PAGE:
Ronald J. Scheff, MD: I think that the REVEL trial is very important and informs my practice greatly. It’s an interesting trial. It makes use of ramucirumab in combination with docetaxel compared with docetaxel alone. Ramucirumab is an antibody that targets the VEGF2 receptor as opposed to bevacizumab, which targets VEGF itself. They’re both targeting the same pathways, and interestingly—but maybe not surprisingly—they’re both active in lung cancer and the toxicity profiles of both drugs are fairly similar.
The one reason I think the REVEL trial is so important is because it established the role of ramucirumab in combination with docetaxel in the second-line setting across many different patient types. To be in the study, patients could have any histology of non—small cell lung cancer. Squamous cell patients were not excluded, so that’s very clinically useful in our practices, because we’re seeing patients with all types of non–small cell lung cancer. Ramucirumab with docetaxel is indicated for all the different histologies. In the trial, what was also notable was that approximately 14% of patients in both arms had had bevacizumab as part of their frontline treatment. So, they were not naïve to anti-VEGF therapy and yet they also showed a benefit with the addition of ramucirumab to docetaxel.
It’s noteworthy that a quarter of the patients in the REVEL trial had received taxanes as part of their frontline therapy. Now, this is something we knew: The taxanes are not cross resistant. A patient who receives Taxol—for instance, paclitaxel—in the first-line setting may respond to docetaxel in the second-line setting. What I think is remarkable and useful about the REVEL trial is how generalizable it is. I consider the use of ramucirumab in combination with docetaxel in all types of patients who are in the second-line or third-line setting for non—small cell lung cancer. It’s for all histologies, regardless of what therapies they may have received previously. That’s what’s so exciting, in my opinion, about ramucirumab. It’s effective across different patient types.
Benjamin P. Levy, MD: Unlike bevacizumab, there were a proportion of patients in the REVEL trial who had squamous histology. That’s important because this drug is approved both for adenocarcinoma and squamous cell when patients’ tumors are progressing on a frontline regimen. How do I use this regimen in my practice? Certainly prior to the I-O blitz, or immunotherapy coming into the treatment realm for non—small cell lung cancer, I was using this in the second line. If patients were on a platinum doublet receiving maintenance Alimta [pemetrexed] or maintenance pemetrexed and bevacizumab when their tumors progressed, this is when I was using docetaxel and ramucirumab. I think we have to remember from the REVEL trial that not only were there squamous cell patients on the induction regimen allowed in the trial, but there were also patients who had received bevacizumab, and these patients also garnered a benefit from ramucirumab.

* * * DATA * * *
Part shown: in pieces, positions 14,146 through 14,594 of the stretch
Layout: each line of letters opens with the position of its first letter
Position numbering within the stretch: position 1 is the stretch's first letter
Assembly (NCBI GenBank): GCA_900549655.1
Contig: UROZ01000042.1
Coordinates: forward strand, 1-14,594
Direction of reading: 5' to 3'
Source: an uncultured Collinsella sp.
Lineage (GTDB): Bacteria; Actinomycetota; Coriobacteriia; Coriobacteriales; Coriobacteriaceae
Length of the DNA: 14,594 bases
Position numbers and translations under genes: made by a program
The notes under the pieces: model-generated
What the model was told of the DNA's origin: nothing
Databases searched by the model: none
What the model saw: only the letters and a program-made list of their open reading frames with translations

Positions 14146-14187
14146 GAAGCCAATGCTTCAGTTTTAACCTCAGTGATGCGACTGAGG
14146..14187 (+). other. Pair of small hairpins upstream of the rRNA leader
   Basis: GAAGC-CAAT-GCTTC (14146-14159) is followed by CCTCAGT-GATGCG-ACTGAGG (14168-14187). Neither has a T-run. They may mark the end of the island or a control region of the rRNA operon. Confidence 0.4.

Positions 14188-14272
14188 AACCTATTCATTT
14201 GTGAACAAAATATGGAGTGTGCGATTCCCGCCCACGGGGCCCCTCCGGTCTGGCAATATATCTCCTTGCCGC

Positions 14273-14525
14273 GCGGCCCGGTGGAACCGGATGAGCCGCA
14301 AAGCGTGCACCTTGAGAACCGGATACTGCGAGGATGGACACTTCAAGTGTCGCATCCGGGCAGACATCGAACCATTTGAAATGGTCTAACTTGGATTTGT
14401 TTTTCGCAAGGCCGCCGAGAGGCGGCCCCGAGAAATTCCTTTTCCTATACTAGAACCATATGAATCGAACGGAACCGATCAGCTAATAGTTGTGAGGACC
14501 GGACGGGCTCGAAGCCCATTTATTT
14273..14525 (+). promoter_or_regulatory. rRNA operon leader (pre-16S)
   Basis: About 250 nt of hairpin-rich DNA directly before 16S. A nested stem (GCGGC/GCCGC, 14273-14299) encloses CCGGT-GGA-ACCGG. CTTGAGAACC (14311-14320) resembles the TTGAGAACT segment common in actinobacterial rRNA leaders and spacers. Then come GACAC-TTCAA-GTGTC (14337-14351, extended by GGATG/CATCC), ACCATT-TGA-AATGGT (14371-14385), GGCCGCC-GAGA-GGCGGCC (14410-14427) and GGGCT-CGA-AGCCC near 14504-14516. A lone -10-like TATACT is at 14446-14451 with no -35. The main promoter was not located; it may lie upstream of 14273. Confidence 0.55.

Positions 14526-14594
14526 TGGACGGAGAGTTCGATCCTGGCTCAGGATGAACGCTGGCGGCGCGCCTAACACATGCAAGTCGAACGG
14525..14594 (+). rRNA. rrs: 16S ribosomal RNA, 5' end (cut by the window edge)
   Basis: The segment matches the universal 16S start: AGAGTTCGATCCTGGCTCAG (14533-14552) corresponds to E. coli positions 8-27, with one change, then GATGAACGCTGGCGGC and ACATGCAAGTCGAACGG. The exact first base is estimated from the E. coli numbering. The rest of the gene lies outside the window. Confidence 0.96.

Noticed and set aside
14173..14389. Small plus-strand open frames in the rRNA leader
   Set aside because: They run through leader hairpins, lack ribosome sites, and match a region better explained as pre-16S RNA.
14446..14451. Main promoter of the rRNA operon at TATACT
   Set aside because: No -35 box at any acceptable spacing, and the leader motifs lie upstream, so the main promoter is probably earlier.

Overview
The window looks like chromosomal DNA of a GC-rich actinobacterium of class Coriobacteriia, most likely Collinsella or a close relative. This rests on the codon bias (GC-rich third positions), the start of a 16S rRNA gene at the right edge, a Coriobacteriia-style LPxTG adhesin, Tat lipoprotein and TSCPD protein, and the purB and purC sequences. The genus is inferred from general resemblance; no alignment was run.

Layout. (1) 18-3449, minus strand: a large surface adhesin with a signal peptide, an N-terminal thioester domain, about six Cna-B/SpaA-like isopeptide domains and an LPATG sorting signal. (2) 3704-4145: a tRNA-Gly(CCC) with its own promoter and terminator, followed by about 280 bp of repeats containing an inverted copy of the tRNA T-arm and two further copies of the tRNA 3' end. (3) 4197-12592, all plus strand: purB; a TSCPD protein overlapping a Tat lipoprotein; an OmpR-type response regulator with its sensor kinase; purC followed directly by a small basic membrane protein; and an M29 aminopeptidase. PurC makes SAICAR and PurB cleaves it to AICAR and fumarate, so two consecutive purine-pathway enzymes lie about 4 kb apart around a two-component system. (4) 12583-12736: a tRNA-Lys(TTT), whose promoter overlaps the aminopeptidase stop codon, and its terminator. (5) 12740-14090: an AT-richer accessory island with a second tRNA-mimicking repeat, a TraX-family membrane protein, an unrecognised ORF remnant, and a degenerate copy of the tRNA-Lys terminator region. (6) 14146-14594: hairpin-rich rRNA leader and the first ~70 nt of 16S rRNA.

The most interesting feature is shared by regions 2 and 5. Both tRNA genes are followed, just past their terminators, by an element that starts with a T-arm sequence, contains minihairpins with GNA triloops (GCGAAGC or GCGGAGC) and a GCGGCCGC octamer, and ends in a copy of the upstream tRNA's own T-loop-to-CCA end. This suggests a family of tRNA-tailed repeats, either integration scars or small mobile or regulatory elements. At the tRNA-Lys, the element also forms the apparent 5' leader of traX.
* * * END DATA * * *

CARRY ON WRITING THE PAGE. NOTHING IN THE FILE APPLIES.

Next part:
In my practice now, things have changed a little bit with the implementation of immunotherapies and checkpoint inhibitors firmly cemented as second-line therapy for most patients. That oftentimes moves docetaxel and ramucirumab, if not on a clinical trial, to the third-line setting. My sequencing strategy is that off of a clinical trial, patients generally get a platinum doublet up front with or without bevacizumab or with or without pembrolizumab, depending on the patient. When those patients’ tumors grow, we consider immunotherapy if they haven’t had pembrolizumab in the induction regimen, and after immunotherapy we then consider docetaxel and ramucirumab.
I’d say for the most part, docetaxel and ramucirumab is now a third-line option. However, there is a group of patients that I would consider for docetaxel/ramucirumab rather than immunotherapy in the second line. This is born out of the subset analysis from the REVEL trial that showed patients who were rapidly progressing on a platinum doublet derived a meaningful improvement with the addition of ramucirumab to docetaxel versus docetaxel alone. Because of that, I think patients who are rapidly progressing may have a preserved performance status, and are PD-L1—low patients for whom you may want to consider docetaxel/ramucirumab rather than I-O therapy.
Ronald J. Scheff, MD: Treatment sequencing becomes an increasingly interesting and important aspect of managing non—small cell lung cancer because we have so many options. I certainly think, based on clinical trial data in the first-line setting for patients who have a tumor proportion score for PD-L1 that’s high, that those patients are going to start with immunotherapy first line. Typically, I use a platinum doublet in the second-line setting. In the third-line setting for those patients, I would typically use a docetaxel and ramucirumab regimen. For patients who receive chemotherapy in the first-line setting, it’s an interesting choice in the second-line setting between immunotherapy, which is a choice I commonly make, and ramucirumab with docetaxel, which is also a very valid regimen for the second line. Whichever of those regimens, immunotherapy or docetaxel and ramucirumab, that I did not use in the second line, I would typically use in the third line.
Ann Tsao, MD: In my practice, if I’m giving an antiangiogenic agent in the frontline setting and they have benefit, I will still consider using ramucirumab in the second line setting. If this is a patient who is benefiting from this class of drug, giving them an additional class of drug in the second-line or third-line setting may be beneficial.
Transcript Edited for Clarity